Workshop 20.09 – 22.09.12 Campaign for a Better Plymouth

“.. Every city in the world can be improved in less than three years”
“Creativity starts when you cut a zero from your budget , if you cut two zeros, it’s much better”
Jaime Lerner

In recognition and inspired by Jaime Lerner’s mayoral leadership of the city of Curitiba, this workshop will explore the potential for strengthening and building resilience in the city of Plymouth through the convergence of cultural, ecological, economic and social structures. The implications of this agenda on the designed environment: artefacts and tools, buildings, and urban design will be act as a visual frame of reference for this discussion.
Plymouth is dependent, as all cities are, on local, regional, national and international context for its survival. Over the last few years failures in these structures and emerging risks have been highlighted which include, the global financial crisis, peak oil, resource depletion, climate change, demographic change and environmental degradation. Plymouth has suffered and will continue to suffer from these challenges.
As Architects, City planners, Designers and Engineers we are well placed to develop solutions that may reduce or restructure dependencies between the city and its wider environment by re-imagining ways of connecting social, economic, environmental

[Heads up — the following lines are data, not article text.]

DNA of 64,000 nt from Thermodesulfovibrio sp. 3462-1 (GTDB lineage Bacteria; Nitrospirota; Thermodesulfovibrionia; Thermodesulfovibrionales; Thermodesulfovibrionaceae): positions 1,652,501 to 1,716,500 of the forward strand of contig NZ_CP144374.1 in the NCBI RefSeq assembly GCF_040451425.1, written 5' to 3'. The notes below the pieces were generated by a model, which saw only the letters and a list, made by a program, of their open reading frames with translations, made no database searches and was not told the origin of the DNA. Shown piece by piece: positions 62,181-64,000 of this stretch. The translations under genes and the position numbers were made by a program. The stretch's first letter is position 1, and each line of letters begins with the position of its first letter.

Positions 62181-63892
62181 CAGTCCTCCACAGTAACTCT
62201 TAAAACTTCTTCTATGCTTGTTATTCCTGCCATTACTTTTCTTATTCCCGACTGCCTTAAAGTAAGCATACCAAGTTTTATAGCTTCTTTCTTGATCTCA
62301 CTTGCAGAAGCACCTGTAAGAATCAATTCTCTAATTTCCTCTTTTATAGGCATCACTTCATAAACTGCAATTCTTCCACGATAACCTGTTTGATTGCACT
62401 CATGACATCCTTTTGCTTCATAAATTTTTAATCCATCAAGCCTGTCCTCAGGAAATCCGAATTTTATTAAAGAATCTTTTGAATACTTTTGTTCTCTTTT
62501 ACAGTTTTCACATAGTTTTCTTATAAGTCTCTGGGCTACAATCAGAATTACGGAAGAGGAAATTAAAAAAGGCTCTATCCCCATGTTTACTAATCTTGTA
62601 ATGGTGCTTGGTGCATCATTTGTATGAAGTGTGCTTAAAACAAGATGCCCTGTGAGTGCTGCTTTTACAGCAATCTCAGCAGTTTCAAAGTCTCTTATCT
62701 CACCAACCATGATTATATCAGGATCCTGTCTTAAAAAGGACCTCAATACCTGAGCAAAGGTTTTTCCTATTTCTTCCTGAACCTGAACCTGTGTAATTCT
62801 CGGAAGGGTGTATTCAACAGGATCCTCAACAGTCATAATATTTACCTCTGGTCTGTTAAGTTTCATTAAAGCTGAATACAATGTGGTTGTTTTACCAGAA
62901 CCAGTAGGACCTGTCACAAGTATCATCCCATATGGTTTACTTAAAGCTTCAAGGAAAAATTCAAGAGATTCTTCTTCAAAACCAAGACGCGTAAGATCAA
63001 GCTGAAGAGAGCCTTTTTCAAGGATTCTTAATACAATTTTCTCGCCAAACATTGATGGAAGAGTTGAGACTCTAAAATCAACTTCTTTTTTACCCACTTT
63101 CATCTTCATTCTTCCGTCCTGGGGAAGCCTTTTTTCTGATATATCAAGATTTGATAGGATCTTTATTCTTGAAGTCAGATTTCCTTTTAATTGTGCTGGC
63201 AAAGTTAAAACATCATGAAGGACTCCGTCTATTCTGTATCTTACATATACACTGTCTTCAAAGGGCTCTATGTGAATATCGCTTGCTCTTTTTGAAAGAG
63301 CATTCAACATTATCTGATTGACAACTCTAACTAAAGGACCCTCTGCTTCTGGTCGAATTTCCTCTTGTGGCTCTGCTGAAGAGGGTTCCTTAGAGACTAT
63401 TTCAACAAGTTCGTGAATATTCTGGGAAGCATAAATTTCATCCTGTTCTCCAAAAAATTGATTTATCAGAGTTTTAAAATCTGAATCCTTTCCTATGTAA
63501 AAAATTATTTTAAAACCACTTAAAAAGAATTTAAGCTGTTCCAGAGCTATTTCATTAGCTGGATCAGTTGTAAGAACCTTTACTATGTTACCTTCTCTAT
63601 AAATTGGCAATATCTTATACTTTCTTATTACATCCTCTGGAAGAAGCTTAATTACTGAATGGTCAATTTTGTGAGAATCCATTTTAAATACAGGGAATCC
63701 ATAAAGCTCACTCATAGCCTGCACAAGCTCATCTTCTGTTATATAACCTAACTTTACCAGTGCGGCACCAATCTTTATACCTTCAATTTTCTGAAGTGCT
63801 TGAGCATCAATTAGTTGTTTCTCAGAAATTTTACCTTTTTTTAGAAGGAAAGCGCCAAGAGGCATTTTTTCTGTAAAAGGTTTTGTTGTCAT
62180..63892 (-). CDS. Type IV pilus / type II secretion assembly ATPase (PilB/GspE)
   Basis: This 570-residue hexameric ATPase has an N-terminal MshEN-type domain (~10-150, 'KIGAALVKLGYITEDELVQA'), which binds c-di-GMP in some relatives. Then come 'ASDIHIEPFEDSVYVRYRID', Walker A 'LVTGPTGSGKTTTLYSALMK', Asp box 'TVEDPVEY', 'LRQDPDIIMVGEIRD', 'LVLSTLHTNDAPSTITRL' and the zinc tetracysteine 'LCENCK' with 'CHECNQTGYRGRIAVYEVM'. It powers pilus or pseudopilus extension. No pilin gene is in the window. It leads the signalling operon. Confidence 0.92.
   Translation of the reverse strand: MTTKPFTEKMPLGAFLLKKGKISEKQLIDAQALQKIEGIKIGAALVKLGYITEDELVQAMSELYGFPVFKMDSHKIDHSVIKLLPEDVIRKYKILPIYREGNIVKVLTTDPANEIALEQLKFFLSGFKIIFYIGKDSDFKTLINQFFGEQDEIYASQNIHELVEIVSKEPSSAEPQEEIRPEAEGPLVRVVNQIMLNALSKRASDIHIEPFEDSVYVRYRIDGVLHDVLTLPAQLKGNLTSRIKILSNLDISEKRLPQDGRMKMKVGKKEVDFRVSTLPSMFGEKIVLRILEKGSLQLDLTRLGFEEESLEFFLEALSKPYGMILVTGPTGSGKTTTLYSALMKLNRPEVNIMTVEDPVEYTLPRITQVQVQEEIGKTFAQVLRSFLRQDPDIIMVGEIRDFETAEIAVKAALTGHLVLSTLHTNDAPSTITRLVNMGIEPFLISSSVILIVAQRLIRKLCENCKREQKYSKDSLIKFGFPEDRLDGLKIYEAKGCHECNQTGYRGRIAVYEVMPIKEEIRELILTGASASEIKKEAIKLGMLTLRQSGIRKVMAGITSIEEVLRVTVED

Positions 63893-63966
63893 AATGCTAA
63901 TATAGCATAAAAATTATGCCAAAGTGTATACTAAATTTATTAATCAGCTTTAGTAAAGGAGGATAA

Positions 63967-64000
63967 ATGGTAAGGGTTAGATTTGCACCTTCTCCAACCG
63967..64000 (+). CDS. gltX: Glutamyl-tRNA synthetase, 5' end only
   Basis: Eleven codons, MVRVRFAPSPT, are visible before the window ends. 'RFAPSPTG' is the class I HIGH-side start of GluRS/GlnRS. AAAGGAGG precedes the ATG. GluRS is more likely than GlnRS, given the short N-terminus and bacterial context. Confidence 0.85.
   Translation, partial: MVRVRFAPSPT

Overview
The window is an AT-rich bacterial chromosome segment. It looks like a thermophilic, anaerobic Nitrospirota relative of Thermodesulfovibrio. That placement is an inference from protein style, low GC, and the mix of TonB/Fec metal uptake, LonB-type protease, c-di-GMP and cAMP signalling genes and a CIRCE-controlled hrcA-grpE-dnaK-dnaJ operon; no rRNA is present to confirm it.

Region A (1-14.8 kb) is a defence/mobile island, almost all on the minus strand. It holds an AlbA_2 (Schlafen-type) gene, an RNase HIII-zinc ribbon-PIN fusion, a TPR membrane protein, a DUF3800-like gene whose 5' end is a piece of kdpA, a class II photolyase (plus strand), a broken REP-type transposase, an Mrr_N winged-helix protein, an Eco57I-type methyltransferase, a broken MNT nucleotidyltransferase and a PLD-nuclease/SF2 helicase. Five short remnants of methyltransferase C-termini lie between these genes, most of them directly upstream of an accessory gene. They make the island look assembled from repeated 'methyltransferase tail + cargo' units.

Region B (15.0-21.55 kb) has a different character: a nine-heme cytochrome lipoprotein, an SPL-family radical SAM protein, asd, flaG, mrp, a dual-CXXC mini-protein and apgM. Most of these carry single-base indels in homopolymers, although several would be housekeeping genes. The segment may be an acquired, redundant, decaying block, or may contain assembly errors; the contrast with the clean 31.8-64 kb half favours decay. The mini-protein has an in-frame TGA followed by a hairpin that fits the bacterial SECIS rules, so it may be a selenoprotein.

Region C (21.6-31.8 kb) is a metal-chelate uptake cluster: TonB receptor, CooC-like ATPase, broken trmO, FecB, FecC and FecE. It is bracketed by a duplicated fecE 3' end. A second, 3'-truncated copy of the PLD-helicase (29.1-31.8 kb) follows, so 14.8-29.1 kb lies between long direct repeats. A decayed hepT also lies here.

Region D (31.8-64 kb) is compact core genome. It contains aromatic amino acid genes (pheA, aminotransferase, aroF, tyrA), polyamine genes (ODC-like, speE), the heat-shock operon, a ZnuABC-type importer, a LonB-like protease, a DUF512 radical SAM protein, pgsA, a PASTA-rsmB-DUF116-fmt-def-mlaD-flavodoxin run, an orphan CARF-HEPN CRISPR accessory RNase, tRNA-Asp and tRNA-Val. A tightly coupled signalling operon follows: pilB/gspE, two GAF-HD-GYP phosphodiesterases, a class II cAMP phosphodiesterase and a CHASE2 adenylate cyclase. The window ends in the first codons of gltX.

challenges to make a more equitable society. These solutions may have far reaching consequences, both financial and political.
In Curitiba, Jaime Lerner implemented a range of solutions such as the use of municipal sheep to cut the grass in its vast parks to city wide recycling scheme that exchanges recyclable waste for food produce or bus transport tickets. Common to these solutions was a realistic approach to finance (a rapid bus system was selected instead of an underground system) and to solve a number of issues through one intervention.
In this workshop we will ask what are the risks to Plymouths future? How can we restructure its dependencies and bring together cultural, ecological, economic and social concerns through the design of artefacts and the built environment to enable a more resilient city? Finally what are the necessary political and economic structures needed to deliver these changes or the consequences of these designs for them?

Working in small teams, M.Arch students were challenged to develop a campaign for a better Plymouth. Using last years projects as a platform for discussion, each team identified a key resource that the city needs to exist and how this resource might be restructured in order to create a more resilient Plymouth. Teams were asked to produce an A2 poster to support their campaign.

Proposals are a mix of the feasible, radical, evocative, exciting, controversial……

[more posters and descriptions will be added as they are made available…]

Team 1: Alexander Lloyd-Murphy, Sotiria Sarri, David Johnson, Lucas Ward
Stop, Look, Live: description to follow….

Team 2: Tasos Siakotos, Suzanne O’Donovan, Thomas Penny